• AbstractStringBuilder being the parent class of StringBuilder – John B Nov 4 '11 at 15:10

String is immutable. Appending a string can only generate a new string.

StringBuilder is mutable. Appending to a StringBuilder is an in-place operation, like adding to an ArrayList.

  • Hi Slaks, I know that. I want to know how string builder is doing that operation. – javaMan Nov 5 '11 at 14:07

This doesn't compile.

String S= "orange";

if you do

final String S= "orange";
final S2 = S + "apple";

This doesn't create any objects as it is optimised at compile time to two String literals.

StringBuilder s = new StringBuilder("Orange");

This creates two objects StringBuilder and the char[] it wraps. If you use

String s2 = s.toString();

This creates two more objects.

If you do

String S= "orange";
S2 = S + "apple";

This is the same as

String S2 = new StringBuilder("orange").append("apple").toString();

which creates 2 + 2 = 4 objects.


StringBuffer, like StringBuilder allocates an array of char into which it copies the strings you append. It only creates new objects when the number of characters exceeds the size of the array, in which case it reallocates and copies the array.

String s = "orange";

It is not correct because append method is not available in String:


StringBuilder is holding a buffer of chars in a char[] and converting them to a String when toString is called.


tl;dr: In simple words, each string concatenation expression using the + character leads to a new String object with the contents of the initial strings being copied to the new one. StringBuffer holds an internal structure that expands only when needed, that characters are appended to it.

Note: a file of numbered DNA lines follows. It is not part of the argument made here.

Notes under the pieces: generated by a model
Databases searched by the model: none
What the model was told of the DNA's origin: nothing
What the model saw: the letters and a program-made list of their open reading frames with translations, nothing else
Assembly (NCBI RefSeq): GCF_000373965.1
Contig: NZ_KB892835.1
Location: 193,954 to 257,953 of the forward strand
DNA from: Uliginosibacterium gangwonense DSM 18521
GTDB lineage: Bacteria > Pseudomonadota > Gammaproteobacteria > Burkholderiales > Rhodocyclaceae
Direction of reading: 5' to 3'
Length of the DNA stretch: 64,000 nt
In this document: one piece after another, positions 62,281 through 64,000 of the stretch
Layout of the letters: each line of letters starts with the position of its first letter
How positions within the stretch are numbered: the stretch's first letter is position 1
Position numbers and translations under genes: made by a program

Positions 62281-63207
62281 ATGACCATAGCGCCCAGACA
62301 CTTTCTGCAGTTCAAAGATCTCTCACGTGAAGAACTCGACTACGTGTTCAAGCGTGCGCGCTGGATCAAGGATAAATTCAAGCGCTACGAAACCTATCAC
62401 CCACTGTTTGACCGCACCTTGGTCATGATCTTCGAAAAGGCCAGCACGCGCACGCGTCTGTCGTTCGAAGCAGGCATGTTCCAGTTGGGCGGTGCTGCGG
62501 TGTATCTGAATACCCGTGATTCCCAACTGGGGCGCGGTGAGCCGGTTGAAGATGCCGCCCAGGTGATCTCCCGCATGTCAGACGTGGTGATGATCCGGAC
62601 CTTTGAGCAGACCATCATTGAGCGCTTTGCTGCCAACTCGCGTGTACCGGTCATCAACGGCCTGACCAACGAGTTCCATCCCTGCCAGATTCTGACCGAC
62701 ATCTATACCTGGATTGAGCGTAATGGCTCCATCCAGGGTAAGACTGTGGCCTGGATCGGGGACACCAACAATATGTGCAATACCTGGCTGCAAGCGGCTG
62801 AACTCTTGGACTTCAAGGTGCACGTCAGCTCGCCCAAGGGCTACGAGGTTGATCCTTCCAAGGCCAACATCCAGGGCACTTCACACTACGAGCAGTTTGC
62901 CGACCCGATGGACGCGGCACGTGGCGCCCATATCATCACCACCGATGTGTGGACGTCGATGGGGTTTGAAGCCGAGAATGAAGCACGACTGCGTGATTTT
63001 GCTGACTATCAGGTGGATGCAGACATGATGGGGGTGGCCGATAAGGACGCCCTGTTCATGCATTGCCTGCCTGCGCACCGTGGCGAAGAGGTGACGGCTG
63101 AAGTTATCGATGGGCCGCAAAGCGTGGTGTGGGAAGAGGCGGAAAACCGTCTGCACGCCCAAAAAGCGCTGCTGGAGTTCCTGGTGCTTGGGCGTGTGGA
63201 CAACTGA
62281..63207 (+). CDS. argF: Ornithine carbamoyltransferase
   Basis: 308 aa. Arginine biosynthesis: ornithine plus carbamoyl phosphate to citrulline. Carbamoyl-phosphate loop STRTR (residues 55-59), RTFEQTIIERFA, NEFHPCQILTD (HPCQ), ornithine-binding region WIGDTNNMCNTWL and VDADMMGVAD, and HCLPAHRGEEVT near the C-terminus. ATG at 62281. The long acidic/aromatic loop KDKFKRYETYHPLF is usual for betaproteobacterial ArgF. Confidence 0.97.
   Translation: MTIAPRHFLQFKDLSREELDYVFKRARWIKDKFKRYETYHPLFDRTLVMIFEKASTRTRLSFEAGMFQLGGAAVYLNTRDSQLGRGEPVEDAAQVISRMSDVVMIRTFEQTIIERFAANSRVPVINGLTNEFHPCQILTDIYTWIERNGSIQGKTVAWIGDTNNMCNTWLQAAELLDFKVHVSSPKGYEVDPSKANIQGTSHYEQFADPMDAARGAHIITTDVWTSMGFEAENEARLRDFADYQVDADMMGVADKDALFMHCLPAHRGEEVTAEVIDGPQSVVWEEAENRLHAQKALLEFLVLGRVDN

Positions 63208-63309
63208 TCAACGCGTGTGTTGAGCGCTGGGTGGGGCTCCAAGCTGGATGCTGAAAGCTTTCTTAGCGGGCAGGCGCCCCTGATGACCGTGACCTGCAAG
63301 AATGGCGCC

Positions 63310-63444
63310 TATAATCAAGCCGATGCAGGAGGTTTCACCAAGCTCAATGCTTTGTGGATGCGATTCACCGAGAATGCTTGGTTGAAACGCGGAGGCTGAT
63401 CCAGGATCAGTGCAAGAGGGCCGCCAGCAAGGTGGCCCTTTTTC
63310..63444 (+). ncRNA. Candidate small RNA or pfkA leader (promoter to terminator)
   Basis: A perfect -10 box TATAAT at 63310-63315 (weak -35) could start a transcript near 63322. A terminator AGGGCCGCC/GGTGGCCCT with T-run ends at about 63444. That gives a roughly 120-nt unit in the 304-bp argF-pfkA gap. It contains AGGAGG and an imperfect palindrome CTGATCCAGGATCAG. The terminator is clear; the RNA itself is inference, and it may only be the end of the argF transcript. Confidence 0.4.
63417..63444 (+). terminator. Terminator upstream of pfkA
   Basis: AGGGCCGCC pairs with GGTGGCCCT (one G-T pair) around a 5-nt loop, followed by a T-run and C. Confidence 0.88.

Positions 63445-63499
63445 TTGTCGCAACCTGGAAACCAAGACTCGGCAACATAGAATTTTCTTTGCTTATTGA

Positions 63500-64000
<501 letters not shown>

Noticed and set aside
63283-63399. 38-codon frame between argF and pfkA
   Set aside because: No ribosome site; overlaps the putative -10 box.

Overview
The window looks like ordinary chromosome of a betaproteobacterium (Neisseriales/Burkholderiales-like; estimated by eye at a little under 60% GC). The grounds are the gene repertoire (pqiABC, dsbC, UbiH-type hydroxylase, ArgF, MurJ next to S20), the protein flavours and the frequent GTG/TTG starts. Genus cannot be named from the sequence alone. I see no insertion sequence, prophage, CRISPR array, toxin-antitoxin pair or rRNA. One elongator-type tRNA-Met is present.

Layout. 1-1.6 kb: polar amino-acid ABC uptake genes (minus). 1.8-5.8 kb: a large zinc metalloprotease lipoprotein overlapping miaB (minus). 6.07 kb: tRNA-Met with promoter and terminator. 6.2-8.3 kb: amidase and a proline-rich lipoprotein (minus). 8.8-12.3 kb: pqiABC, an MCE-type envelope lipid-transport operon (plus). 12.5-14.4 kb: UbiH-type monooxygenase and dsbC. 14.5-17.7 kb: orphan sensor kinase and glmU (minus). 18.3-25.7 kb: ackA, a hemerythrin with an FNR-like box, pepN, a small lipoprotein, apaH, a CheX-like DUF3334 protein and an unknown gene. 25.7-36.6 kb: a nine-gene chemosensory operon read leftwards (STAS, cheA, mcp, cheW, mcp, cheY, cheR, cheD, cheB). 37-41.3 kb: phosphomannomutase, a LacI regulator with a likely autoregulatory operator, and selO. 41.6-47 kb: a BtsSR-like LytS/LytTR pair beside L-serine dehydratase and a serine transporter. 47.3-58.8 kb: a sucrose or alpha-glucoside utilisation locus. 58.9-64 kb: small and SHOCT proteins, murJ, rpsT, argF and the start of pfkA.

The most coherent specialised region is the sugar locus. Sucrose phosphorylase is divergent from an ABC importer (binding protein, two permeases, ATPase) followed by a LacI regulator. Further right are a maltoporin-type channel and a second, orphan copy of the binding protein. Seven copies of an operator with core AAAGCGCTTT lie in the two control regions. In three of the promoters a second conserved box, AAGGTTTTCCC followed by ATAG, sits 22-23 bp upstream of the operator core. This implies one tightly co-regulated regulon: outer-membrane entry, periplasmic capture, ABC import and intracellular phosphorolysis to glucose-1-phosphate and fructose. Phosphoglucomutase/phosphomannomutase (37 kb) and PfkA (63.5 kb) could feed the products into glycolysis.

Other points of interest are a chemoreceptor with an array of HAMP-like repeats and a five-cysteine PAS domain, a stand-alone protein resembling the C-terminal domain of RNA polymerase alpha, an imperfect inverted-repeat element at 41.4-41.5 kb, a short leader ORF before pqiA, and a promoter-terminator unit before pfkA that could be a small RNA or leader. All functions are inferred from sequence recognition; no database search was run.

Hey, but lots of people use the + string concatenation!

Well, we/they shouldn't.

In terms of memory usage, you are using an array in StringBuffer in order to hold the characters - that resizes, truth, but rarely if the algorithm applied in resizing is efficient, and only one String object that is created once toString() is called, much better than the creation of a new String object on each + concatenation.

In terms of time complexity, characters are copied only once from _chars to the new string (O(n) time complexity), which in general is must better than string concatenation using the + operator, on which each operation leads to a new copy of the characters to a new object, leading to O(1 + 2 + .... + n) = O(n^2) operations.

Should I implement one on my own?

It would be good for you in terms of excercise, but modern languages provide native StringBuffer implementations to use it in production code.

In four simple steps:

  1. Create a MyCustomStringBuilder class that internally (privately) holds an array (let's name it _chars) of characters of a fixed initial size. This array will hold the string characters.
  2. Add an expanding method that will increase the size of _chars once the holding string character length exceeds its length. (What you are practically doing, is implementing a simple version of an ArrayList internally).
  3. When using the stringBufferInstance.append(String s) method, add characters to _chars, increasing its size if needed.
  4. In your toString() method implementation, you can simply create a string using the array:

    public String toString() {
        return new String(_chars);

As others described, StringBuffer is mutable and it is implemented by using a char array. Operations in the StringBuffer are in-place operations.

More INFO can be available from the following link http://www.concentric.net/~ttwang/tech/jfastbuf.htm

It shows simple StringBuffer implementations using a char array.

****String s1="Azad"; ----One object will create in String cons. pool


s1=s1.concat("Raja");  Two object will create 1-Raja,2-AzadRaja and address of AzadRaja Store in reference s1 and cancel ref.of Azad object 

System.out.println(s1);  --output AzadRaja****
  • Your answer is very difficult to read. Does it add any useful information that is not already contained in the accepted answer? – Duncan Jones Oct 27 '12 at 17:26